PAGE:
Colin Prater looks forward to challenging golf season

September 12, 2016

Bradley Umpleby

bumpleby@uccs.edu

     Many factors can impact a golfer’s performance, like determining the right line for every stroke, the amount of swing required, the weather or a player’s mental state.

     But once a player masters these, golf is ultimately rewarding.

     Junior biology major Colin Prater was named RMCA Men’s Preseason Golfer of the Year this fall. Prater and the rest of the UCCS golf team are competing in their first RMAC event Sept. 19-20, in Littleton, Colo.

     After winning the Conference Championship last year, Prater and his team hope to win another.

     “Our team goal is to win every event that we tee it up in. We’re just going out there to play our best,” said Prater.

     This summer, Prater played in the U.S. Amateur event at Oakland Hills Country Club in Michigan, which is the largest amateur event in the world. Colin had a two-round score of 145, a five-over-par score.

     “That was a fun event, because of the experience. I learned a lot about myself, and more importantly, about the game,” said Prater.

     Unlike some golfers who only focus on one part of the game, Prater is universal with his practice strategy.

     Prater said his practice schedule is usually focused on his short game for two hours followed by an hour at the driving range.

     “I want to be consistent. The key for me is playing holes where there’s no mistakes made. There’s not one specific game that stands out for me. I just want to focus on everything all around,” said Prater.

     As for the team, practice happens Friday through Sunday, where two days are used for playing rounds and one day is used for practice routines. They normally play Monday afternoons, while Tuesday and Thursday are fundamental days.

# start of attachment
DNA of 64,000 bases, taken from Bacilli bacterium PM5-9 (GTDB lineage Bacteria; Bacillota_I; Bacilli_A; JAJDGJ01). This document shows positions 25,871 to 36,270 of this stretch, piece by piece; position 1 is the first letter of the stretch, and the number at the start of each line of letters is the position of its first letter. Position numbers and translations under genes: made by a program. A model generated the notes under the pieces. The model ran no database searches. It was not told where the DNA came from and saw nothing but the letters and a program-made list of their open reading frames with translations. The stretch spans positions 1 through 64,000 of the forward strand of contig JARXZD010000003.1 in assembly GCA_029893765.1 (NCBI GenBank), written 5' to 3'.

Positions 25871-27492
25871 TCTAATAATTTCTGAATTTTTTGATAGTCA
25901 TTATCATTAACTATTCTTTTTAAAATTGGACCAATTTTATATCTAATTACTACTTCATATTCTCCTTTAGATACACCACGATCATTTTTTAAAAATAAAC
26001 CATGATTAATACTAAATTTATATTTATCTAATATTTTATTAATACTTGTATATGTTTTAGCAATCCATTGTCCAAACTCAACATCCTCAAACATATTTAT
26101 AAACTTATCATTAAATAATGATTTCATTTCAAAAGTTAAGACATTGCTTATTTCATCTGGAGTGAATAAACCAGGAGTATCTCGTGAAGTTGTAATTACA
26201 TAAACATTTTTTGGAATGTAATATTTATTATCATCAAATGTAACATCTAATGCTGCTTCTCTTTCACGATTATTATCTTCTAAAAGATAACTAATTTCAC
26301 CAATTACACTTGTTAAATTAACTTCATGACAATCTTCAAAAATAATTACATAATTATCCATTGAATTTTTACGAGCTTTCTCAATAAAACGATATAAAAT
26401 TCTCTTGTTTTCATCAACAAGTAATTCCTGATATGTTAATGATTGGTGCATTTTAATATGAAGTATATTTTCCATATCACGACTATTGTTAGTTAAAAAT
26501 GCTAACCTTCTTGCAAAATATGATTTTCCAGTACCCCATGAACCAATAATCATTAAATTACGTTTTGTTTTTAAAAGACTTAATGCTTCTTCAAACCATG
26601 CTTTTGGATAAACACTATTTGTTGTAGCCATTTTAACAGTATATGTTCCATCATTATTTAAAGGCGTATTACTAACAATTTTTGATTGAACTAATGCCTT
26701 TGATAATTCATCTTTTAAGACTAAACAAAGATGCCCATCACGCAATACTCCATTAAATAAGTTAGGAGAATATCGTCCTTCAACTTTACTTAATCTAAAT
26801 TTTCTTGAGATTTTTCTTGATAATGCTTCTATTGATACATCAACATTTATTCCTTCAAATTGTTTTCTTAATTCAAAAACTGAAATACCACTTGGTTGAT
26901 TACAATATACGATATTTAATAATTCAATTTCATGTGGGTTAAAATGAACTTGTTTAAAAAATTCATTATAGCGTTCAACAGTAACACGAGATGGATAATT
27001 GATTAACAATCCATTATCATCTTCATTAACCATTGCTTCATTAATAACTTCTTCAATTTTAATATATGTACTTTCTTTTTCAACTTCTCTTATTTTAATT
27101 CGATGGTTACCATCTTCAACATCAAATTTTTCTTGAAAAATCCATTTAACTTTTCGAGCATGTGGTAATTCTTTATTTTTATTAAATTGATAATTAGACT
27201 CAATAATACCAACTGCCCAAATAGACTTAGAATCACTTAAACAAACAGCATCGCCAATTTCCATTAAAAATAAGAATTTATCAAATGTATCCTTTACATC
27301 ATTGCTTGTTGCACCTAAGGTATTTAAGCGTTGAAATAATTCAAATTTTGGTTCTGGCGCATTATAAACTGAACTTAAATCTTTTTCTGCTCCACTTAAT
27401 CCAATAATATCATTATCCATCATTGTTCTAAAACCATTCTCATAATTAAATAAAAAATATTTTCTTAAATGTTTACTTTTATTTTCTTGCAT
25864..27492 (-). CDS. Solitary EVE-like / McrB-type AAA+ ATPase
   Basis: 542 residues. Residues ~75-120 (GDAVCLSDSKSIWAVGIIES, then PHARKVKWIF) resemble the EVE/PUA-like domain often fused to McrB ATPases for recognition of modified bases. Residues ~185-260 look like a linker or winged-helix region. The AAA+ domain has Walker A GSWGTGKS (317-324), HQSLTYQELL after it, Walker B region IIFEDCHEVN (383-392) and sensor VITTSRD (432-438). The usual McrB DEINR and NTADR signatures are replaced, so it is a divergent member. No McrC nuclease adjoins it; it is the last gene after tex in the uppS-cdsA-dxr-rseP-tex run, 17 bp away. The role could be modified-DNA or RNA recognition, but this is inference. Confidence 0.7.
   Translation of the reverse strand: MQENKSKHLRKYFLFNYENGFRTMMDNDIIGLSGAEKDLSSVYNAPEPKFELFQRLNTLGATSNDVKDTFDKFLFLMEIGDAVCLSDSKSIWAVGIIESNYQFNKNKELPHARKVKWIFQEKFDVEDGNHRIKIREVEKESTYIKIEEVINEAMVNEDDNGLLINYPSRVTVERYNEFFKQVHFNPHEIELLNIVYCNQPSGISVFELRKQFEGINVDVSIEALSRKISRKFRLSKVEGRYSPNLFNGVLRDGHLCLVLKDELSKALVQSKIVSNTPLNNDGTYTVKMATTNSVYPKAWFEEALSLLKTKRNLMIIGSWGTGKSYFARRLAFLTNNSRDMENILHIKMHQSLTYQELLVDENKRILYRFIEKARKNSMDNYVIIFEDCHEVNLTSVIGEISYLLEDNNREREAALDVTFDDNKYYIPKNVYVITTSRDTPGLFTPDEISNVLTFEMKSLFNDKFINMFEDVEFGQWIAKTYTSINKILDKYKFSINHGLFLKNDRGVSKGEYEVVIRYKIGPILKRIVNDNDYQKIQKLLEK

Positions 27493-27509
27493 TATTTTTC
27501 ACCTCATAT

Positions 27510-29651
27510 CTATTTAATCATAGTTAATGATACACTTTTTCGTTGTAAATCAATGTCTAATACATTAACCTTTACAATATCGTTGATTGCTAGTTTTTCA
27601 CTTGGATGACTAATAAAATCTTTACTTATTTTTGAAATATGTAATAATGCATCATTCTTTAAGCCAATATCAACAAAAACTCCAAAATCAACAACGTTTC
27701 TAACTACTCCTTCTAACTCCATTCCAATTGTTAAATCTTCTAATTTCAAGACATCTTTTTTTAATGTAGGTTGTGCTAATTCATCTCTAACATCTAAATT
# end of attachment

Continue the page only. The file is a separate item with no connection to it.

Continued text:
“You always want to have a focus on what you want to work on. You always want to have a plan. Whatever you need to work on, go for it,” said Prater.

     Golf can be both physically and mentally draining, but the stigma does not phase Prater.

     “I don’t let it get to me too much. I’ll only spend 20 seconds on each shot, and move on. The best thing golfers need to have is a terrible memory. What I mean by that is you don’t want to think about your worst shot. Just move on to the next,” said Prater.

     Although golf is an individual sport, Colin believes it is also important to help and support his team any way he can.

     He looks at golf as a chance to form a good friendship with his players, and he also wants to help make the season the most memorable for three of the seniors on the team.

     “If you’re playing in a college event, you want them to play well. You want to give them support, and we’re just trying to make each other better as players,” said Prater.

     After his college golf career, Prater hopes to play professionally.

     “That’s the ultimate goal. I’m really competitive, and I always want to win,” said Prater.